The Mishnah in Yuma, though, is referring to the atonement of Yom Kippur, whereby simply asking for forgiveness is not sufficient. In order for Yom Kippur to provide atonement for an aveirah bein adam l'chaveiro, one must appease the fellow that he wronged and remove any disdain from his heart toward him – like he felt before the incident. In fact the Mishnayos are meduyak (the wording is indicative) that they are teaching these two different halachos. The Mishnah in Baba Kama says that one must be mevakesh (beseeching) from his fellow, whereas the Mishnah in Yuma says that one must be meratzeh (make himself liked by) his fellow. (I have found that this is indicative in the Rambam as well. The Rambam writes these two halachos in separate places, one in Hilchos Teshuvah and the other in Hilchos Chovel U'mazik. He preserves the same wording – "meratzeh" in Hilchos Teshuvah regarding Yom Kippur, and "mevakesh" in Hilchos Chovel U'mazik concerning the general halacha of teshuvah.)
The reason that the atonement of Yom Kippur requires that one appease his fellow more than that of the regular teshuvah is because the atonement of Yom Kippur comes about via the tzibbur, as a communal atonement. Individuals attain atonement by virtue of being members of the tzibbur (community). In fact even the karban that is brought on Yom Kippur, the se'ir hamishtale'ach, is a karban tzibbur. Thus, in order that everyone should be able to connect to the tzibbur and utilize the atonement of the tzibbur, there must not be any barriers of conflict between members of the tzibbur.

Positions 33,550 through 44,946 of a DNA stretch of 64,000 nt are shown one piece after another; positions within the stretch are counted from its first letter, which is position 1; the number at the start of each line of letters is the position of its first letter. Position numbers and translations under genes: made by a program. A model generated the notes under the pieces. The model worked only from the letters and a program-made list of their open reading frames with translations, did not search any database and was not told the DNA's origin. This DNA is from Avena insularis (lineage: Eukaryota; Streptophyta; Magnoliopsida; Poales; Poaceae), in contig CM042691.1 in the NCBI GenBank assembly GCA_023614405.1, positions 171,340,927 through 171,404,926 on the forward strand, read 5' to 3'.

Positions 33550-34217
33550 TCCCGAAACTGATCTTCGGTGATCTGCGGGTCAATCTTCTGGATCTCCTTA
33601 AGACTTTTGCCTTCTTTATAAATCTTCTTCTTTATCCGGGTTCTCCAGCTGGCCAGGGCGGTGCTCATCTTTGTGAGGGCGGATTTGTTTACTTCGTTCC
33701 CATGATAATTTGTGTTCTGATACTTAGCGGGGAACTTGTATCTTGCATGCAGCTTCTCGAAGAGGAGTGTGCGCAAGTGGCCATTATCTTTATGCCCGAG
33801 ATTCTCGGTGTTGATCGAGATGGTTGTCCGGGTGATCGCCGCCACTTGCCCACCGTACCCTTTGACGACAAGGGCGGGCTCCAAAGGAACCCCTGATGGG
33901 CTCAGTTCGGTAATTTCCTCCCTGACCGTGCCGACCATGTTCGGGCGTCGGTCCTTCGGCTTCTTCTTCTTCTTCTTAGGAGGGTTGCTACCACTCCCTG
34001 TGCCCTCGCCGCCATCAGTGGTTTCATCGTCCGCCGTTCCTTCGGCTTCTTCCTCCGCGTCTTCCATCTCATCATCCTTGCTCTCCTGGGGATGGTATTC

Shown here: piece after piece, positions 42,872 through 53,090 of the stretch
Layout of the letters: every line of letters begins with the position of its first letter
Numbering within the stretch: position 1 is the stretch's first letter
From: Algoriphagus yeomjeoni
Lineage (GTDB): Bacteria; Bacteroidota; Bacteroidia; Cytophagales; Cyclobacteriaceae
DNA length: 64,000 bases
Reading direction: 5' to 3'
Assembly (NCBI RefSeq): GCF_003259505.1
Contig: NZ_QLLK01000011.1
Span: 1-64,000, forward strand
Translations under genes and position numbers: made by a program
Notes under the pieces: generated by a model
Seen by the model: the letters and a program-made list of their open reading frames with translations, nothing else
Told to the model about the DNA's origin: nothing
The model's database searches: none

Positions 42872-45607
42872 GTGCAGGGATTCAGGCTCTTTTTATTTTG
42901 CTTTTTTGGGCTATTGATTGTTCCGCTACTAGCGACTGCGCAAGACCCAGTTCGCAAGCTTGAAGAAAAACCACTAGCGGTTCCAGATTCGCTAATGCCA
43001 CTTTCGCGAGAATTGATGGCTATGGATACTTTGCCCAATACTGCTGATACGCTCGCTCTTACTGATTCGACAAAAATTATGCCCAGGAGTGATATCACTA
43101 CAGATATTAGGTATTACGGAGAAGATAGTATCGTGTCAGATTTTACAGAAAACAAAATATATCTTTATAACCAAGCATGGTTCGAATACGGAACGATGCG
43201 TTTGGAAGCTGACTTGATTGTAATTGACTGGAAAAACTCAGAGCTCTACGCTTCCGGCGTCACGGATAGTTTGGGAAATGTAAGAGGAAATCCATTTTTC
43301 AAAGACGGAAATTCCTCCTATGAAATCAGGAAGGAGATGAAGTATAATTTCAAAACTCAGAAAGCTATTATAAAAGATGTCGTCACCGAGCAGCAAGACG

I would like to suggest another answer as to why we need two pasukim to teach us that one must ask the fellow whom he wronged for forgiveness in order to achieve atonement on an aveirah bein adam l'chaveiro. If the Torah had written only one pasuk, then all we would be able to learn from it is that as far as the mitzvah of teshuvah goes, one must ask his fellow for forgiveness, in addition to repaying him. But we would not necessarily know anything about how to attain forgiveness on Yom Kippur; in other words, we would not know that in order to be forgiven on Yom Kippur one must ask for forgiveness as well. This is because we would have thought that it is possible that one is forgiven on Yom Kippur without performing all the necessary components of teshuvah. Therefore the Torah wrote a separate pasuk, to inform us that even the atonement of Yom Kippur requires that one ask forgiveness of the fellow whom he wronged.